One of the mysteries of the English language finally explained.
A medieval knight's warhorse.
- ‘The weapon had a pointed metal tip that, with the speed and weight of a destrier behind it, could run a man through in spite of shield and chainmail as easily as a knife slid through butter.’
- ‘But, despite all his sensible arguments against it, as soon as duties permitted, he found himself on the back of his destrier, making the long and difficult journey to Netherby.’
- ‘In her ground-breaking work on the medieval warhorse, Ann Hyland notes the importance of ‘destriers [warhorses], coursers, rounceys, palfrey and packhorses’.’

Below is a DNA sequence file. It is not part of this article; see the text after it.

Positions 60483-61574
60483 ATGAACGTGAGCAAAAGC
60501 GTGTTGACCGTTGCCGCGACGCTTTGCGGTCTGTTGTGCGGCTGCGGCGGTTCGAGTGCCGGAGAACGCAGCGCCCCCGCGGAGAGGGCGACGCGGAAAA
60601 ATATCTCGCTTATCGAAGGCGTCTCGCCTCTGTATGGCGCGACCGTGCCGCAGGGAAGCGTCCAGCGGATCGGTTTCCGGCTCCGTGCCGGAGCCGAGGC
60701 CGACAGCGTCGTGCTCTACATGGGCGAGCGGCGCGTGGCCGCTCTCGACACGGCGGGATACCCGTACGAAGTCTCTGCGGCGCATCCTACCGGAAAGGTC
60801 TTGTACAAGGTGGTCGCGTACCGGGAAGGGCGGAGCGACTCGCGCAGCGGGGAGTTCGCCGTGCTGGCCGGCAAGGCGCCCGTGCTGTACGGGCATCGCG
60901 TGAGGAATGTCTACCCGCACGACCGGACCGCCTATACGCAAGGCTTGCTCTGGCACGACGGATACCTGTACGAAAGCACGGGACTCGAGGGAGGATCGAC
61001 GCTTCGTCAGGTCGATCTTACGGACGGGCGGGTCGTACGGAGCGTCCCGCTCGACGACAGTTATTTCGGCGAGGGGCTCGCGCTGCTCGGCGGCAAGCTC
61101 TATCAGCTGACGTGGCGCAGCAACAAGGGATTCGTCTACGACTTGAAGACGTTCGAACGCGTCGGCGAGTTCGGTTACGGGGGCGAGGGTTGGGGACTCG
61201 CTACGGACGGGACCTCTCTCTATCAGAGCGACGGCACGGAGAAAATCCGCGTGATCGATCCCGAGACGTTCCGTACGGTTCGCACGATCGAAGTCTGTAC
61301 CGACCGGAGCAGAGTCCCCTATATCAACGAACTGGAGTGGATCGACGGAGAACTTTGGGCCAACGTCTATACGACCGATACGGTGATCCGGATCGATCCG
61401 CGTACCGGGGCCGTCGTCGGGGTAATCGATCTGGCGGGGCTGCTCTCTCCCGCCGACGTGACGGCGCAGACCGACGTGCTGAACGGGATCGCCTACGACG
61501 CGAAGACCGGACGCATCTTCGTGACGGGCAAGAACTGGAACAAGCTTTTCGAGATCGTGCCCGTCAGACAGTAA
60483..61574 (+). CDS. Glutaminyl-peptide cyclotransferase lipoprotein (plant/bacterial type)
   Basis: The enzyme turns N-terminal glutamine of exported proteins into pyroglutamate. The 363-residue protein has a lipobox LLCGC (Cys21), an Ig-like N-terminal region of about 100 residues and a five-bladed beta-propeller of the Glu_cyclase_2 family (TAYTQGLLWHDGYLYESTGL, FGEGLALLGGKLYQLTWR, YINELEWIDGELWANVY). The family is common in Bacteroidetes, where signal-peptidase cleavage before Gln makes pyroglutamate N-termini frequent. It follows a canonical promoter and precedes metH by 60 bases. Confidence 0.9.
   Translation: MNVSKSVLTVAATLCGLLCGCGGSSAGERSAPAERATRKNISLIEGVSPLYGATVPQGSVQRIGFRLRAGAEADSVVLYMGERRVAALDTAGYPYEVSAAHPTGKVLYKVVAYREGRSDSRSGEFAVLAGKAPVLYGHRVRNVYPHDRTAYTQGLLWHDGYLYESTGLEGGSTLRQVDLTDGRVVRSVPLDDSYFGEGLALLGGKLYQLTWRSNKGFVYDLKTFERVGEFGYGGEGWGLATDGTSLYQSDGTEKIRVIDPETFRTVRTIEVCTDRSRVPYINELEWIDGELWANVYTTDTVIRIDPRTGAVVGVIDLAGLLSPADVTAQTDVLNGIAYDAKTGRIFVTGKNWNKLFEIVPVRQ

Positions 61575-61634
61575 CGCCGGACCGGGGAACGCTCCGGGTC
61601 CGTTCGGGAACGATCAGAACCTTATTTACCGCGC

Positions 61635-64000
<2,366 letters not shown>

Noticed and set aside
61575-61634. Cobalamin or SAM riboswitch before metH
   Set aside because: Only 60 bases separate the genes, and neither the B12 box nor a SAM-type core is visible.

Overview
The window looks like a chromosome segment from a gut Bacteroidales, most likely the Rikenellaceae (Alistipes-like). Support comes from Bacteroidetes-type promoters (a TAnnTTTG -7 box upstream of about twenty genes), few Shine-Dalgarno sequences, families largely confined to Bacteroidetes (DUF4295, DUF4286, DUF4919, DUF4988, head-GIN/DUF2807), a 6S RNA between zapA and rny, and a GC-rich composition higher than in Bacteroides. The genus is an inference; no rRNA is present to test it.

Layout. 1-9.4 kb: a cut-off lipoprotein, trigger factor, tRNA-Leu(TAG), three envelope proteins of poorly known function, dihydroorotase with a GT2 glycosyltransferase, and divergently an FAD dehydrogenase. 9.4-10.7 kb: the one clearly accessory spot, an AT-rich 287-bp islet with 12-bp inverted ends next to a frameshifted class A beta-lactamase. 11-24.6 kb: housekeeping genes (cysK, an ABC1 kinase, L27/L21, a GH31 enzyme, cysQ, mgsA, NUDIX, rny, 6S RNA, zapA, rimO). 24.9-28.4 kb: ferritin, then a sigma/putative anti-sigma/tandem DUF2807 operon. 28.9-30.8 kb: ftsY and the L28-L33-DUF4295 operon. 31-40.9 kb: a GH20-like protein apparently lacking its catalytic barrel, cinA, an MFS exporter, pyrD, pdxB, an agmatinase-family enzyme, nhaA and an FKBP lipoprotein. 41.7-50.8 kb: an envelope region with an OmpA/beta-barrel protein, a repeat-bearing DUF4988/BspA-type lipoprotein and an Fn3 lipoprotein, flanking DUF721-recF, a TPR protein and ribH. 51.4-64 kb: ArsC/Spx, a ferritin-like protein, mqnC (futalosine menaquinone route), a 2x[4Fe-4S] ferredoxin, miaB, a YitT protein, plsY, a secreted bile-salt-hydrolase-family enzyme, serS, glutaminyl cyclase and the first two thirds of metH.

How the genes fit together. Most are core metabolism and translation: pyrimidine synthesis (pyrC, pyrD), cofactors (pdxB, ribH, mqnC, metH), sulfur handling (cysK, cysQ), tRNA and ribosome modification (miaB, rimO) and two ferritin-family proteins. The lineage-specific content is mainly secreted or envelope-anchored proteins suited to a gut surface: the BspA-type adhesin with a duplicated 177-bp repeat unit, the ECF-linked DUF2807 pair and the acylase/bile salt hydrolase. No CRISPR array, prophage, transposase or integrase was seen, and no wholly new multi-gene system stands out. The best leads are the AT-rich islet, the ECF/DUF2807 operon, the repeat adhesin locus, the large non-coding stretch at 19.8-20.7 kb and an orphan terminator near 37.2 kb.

- ‘As to your comment about horses, there were all different sizes - knights and kings typically rode the massive destriers, but their pages and attendants frequently rode the smaller palfreys.’
- ‘However, the one demonstration he excelled at was portraying a knight's destrier (the Latin term for a warhorse).’
Middle English: from Old French, based on Latin dextera ‘the right hand’, from dexter ‘on the right’ (because the squire led the knight's horse with his right hand).
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